The Lost Continent (1968)


(director/writer: Michael Carreras; screenwriter: Michael Nassaka/based on the novel Uncharted Seas by Dennis Wheatley; cin ematographer: Paul Breeson; editor: Chris Barres; music: Gerald Schurmann; cast: Eric Porter (Captain Lansen), Hildegarde Neff (Eva Peters), Neil McCallum (First Officer Hemmings), Nigel Stock (Dr. Webster), Suzanne Leigh (Unity Webster), Benito Carruthers (Ricaldi), Tony Beckley (Harry Tyler), James Cossins (Chief Engineer), Dana Gillespie (Sarah), Jimmy Hanley (Patrick, the bartender), Daryl Read (El Diablo), Eddie Powell (The Grand Inquisitor); Runtime: 98; MPAA Rating: G; producer: Michael Carreras; 20th Century-Fox; 1968-UK)

It’s too ridiculous an adventure tale to be anything but ridiculous, but its weirdness makes it weirdly entertaining.”

Reviewed by Dennis Schwartz

A visually garish straightly played camp Hammer pic from Britain, that becomes less and less coherent as it morphs from melodrama on the high seas to a surreal sci-fi /horror pic whereby lost sea voyagers discover a supposedly long lost prehistoric continent with monsters and a bad case of seaweed. It’s over-plotted, senseless and with a sophomoric comic-strip story that shamelessly blends together soap-opera with cheesy special effect created monsters. It’s too ridiculous an adventure tale to be anything but ridiculous, but its weirdness makes it weirdly entertaining. Michael Carreras(“One Million Years B.C.“/”She”/”Shatter”) is director, writer and producer, of this escapist nonsense film, and bases it on the novel Uncharted Seas by Dennis Wheatley.

An old tramp steamer, the Corita, unable to be insured, that’s owned and operated by the desperate Captain Lansen (Eric Porter), who plans his last voyage, one in which he hopes to get rich by secretly carrying on board illegal explosives and selling it at his destination port. The captain sets out from South Africa for Caracas, Venezuela, with a few passengers of questionable character such as the deported mistress of a SA dictator, Eva Peters (Hildegarde Neff); a slimy thug named Ricaldi (Benito Carruthers), who was hired by the dictator to get back the securities his mistress stole; and a money-hungry despicable widowed doctor (Nigel Stock) on the run from malpractice suits and his hateful trampy daughter (Suzanne Leigh). Also aboard is the wastrel drunk ship piano player Harry Tyler (Tony Beckley).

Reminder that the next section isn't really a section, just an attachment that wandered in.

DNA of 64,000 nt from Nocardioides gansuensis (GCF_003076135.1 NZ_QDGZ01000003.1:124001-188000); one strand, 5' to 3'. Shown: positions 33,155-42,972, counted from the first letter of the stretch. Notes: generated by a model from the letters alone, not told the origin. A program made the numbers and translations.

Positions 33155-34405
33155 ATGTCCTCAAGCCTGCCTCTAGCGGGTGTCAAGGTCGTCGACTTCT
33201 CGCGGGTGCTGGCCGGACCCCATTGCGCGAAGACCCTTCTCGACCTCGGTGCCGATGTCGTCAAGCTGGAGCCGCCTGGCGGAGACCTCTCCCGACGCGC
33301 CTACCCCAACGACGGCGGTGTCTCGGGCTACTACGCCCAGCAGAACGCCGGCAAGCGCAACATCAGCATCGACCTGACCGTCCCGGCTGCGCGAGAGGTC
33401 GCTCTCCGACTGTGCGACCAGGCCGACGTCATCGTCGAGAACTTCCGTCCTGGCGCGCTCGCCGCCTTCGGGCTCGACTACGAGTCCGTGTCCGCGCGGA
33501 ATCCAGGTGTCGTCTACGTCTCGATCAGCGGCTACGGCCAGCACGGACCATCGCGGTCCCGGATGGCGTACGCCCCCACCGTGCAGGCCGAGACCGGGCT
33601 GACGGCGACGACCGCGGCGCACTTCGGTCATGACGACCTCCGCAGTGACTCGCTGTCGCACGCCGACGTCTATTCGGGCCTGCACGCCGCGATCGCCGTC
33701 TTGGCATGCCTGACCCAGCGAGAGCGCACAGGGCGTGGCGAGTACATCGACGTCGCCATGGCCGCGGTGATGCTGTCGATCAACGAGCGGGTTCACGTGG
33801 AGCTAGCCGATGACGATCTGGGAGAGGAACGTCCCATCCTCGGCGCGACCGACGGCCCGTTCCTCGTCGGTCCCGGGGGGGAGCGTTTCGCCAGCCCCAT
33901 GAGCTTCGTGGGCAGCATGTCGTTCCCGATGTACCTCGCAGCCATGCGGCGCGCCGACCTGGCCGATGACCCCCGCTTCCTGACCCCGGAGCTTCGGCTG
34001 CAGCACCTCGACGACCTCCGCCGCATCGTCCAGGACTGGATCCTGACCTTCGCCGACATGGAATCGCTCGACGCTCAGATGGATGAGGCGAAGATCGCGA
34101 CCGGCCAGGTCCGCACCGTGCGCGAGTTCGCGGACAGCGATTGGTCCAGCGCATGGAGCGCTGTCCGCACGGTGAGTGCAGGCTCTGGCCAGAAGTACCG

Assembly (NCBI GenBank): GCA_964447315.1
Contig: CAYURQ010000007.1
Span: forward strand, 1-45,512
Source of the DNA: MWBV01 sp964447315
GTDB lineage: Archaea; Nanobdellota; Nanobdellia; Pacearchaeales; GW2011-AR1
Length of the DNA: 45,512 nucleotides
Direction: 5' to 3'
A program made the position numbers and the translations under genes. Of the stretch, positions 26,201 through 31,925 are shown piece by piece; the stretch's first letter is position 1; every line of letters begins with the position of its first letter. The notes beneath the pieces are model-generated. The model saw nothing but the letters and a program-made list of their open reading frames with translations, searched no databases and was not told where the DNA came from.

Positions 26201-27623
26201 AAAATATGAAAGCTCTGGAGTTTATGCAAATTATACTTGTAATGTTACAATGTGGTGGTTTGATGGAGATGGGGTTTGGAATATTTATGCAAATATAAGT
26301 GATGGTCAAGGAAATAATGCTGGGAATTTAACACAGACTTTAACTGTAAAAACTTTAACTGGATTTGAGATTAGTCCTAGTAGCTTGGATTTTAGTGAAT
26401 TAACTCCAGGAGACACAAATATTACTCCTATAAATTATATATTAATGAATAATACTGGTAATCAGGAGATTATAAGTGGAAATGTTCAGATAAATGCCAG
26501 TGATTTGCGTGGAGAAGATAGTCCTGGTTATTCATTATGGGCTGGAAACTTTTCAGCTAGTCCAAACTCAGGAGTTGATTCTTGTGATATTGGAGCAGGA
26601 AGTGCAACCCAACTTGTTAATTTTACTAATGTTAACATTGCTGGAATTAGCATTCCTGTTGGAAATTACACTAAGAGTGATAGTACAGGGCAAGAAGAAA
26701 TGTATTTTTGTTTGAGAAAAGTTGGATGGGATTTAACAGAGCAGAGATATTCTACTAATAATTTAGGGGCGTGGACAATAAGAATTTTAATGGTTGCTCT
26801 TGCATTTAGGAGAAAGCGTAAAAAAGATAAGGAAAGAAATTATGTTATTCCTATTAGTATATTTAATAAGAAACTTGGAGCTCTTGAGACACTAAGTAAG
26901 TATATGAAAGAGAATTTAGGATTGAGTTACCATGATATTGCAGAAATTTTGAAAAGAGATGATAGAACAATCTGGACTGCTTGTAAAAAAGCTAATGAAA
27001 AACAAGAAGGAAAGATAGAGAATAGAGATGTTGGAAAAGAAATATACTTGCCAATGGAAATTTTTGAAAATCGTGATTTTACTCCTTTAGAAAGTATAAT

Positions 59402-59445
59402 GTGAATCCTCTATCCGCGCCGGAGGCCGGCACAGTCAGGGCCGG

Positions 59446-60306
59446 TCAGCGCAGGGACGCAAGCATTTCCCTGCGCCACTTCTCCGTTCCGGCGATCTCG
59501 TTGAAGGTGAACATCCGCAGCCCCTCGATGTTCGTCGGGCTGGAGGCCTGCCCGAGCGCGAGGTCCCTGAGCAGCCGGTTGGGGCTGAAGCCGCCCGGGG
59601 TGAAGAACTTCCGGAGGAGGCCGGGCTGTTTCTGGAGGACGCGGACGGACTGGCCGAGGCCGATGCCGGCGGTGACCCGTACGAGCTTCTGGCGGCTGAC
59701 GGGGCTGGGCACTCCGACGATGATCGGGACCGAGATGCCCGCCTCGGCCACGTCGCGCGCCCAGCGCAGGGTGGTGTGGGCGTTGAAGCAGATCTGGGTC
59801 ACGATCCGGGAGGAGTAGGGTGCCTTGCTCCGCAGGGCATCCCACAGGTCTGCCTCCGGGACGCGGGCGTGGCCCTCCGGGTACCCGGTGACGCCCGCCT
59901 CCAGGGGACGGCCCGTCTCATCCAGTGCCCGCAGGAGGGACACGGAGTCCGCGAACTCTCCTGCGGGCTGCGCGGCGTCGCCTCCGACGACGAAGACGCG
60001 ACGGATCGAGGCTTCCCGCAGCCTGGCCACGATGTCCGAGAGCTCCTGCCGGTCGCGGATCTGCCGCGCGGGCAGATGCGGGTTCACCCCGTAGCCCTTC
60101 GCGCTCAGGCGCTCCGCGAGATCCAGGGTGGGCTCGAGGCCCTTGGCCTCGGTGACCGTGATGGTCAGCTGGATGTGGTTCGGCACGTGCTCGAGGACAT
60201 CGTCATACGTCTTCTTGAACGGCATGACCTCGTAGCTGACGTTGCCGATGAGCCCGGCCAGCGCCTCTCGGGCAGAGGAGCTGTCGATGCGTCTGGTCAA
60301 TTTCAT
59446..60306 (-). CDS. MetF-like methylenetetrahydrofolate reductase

Things are wacky from the get-go but get wackier in the second half, after the ship is flooded by a busted pipe and a lifeboat takes the survivors of a mutiny to where they can find land. When a storm hits, they end up on the Sargasso Sea, enduring seaweed that bites, keeps them stuck and tries strangling them at times. But they run into the Corita again–stuck in a seaweed graveyard of lost ships. Soon they are attacked by a ‘ship of fools’ crew from acenturies-old Spanish galleon, who are conquistadors surviving on stealing the supplies of lost ships. Theyapproach the Corita wearing giant-sized balloons on their shoulders and dressed with snowshoes on their feet, and are babbling that their leader is a child-god (Daryl Read), El Supremo—the direct descendant of José Quintero, who is controlled by The Grand Inquisitor (Eddie Powell). But their attack is foiled and now the surviving Corita voyagers must see how to get out of this pickle they find themselves stuck in.

The sea-going characters go from one crisis to another, until the pic suddenly ends without proving they found a lost continent but instead proving that they did their best to survive a risible script with some dignity.